G7 agrees to step up sanctions on Russia
Leaders of the world richest democracies yesterday agreed to stiffen sanctions against Russia and pledged financial support for Ukraine as its president, Volodymyr Zelensky, prepared to join them in the Japanese city of Hiroshima.
The Group of Seven leaders are also expected to address growing tension between their economies and China during their summit that runs until Sunday. Officials said Zelensky would attend in person over the weekend.
The leaders said in a joint statement existing measures against Russia would be broadened and any exports that could help it in its 15-month war against Ukraine would be restricted across the G7 countries.
"This includes exports of industrial machinery, tools, and other technology that Russia uses to rebuild its war machine," they said in a joint statement, adding that efforts would continue to restrict Russian revenues from its trade in metals and diamonds.
Amid evidence that existing sanctions were being weakened by circumvention, they said the group was "engaging" with countries through which any restricted G7 goods, services or technology could transit through to Russia.
"We note and encourage commitments made by these countries to ensure our measures are not circumvented and have the intended effect," they said, without naming any territories.
Breakdowns of German trade data show that its exports to countries bordering Russia have risen sharply, fuelling concerns that about the re-exportation of goods from those neighbouring states.
The group of rich democracies reaffirmed their condemnation of what they called Russia's aggression and promised further support for Ukraine, in terms of military help and financial aid for its war-shattered economy this year and next.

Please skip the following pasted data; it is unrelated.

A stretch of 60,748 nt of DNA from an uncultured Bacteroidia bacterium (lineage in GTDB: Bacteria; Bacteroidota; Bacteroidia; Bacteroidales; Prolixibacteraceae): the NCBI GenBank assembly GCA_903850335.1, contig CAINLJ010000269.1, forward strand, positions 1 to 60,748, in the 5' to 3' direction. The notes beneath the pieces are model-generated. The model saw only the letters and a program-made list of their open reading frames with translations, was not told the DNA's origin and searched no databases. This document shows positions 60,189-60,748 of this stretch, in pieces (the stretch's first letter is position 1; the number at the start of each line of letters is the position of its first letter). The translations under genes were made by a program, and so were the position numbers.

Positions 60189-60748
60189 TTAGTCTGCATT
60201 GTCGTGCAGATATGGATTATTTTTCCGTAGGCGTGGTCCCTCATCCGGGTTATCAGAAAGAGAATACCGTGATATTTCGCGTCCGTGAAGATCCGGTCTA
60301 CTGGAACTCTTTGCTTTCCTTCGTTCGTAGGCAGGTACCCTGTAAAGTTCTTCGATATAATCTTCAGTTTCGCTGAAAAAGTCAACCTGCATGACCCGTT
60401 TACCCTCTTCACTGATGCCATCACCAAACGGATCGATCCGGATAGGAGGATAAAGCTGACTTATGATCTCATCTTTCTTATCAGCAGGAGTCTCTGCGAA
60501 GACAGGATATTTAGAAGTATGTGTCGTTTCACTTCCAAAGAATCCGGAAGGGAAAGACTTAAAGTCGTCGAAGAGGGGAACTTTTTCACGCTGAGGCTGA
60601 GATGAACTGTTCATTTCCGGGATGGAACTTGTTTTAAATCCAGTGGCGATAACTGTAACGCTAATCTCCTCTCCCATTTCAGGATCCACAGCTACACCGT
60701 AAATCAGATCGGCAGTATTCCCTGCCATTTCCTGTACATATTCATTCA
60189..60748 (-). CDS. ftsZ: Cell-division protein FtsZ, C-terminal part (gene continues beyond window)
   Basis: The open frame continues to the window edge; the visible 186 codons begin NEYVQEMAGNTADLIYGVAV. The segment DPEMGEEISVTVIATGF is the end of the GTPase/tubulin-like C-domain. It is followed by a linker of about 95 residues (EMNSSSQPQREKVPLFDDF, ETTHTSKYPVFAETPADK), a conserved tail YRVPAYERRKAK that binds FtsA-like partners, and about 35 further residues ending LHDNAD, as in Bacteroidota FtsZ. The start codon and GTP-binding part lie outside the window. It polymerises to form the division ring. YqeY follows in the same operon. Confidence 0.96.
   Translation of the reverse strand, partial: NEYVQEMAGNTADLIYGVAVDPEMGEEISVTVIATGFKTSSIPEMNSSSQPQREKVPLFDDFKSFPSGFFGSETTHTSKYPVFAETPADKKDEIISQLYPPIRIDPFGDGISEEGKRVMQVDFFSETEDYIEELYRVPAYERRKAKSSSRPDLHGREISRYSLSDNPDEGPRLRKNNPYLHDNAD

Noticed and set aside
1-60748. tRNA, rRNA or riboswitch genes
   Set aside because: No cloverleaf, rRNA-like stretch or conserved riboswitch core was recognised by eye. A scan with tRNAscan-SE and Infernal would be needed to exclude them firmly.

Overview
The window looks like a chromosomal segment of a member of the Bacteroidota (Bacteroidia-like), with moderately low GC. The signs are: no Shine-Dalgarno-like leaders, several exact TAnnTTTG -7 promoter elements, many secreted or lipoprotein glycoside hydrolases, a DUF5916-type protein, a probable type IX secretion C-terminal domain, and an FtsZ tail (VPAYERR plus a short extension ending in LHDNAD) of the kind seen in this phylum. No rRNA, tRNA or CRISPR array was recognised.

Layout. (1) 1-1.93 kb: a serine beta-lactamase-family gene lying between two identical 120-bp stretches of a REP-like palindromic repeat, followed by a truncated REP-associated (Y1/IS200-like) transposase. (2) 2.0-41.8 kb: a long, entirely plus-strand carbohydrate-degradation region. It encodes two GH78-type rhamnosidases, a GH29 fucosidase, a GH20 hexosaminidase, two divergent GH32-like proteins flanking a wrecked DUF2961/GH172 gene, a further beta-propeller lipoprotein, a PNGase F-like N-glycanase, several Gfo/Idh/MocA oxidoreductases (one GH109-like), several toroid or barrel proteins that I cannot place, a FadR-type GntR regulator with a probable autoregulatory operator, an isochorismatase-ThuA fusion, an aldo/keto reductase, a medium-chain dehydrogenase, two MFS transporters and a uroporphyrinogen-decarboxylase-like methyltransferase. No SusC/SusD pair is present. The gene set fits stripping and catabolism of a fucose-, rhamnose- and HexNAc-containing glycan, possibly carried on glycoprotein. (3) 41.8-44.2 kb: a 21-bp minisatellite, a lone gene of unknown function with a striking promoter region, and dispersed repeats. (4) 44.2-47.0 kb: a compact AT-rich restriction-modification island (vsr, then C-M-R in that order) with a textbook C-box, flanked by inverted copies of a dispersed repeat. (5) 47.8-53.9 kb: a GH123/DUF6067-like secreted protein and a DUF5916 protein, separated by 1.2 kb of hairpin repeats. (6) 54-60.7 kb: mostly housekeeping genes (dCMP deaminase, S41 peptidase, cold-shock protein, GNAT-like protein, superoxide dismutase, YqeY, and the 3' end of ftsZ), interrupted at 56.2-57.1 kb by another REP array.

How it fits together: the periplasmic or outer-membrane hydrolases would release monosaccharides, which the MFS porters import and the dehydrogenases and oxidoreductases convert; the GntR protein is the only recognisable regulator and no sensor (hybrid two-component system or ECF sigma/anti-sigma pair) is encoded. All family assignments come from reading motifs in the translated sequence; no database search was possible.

The members of the G7 - the United States, Japan, Germany, Britain, France, Canada and Italy – also called for a "world without nuclear weapons," urging Russia, Iran, China and North Korea to cease nuclear escalation and embrace non-proliferation, a statement released by the White House showed.
Russia's nuclear rhetoric and stated intent to deploy nuclear weapons in Belarus "are dangerous and unacceptable," and Russia should return to full implementation of New START treaty, the leaders said in the statement.
Meanwhile, Ukraine said yesterday Russian forces were trying to recapture land they had lost around the devastated eastern Ukrainian city of Bakhmut, but that Ukrainian troops were repelling the attacks.
Deputy Ukrainian Defence Minister Hanna Maliar said the Russian forces had gained some ground inside Bakhmut itself in fierce fighting but did not control the city.
"The enemy is trying to regain what they have lost... but our forces are repulsing the attacks," she said in televised remarks. "It's very difficult to carry out combat missions there and every metre (of advance) is like 10 kilometres in other conditions."
She said the Russian forces had made "some progress" inside Bakhmut but did not say how far forward they had advanced.
The head of Russian mercenaries fighting in Bakhmut said the city was unlikely to fall in the next two days. Ukrainian soldiers, he said, were holed up in a makeshift "fortress" in the south of the city.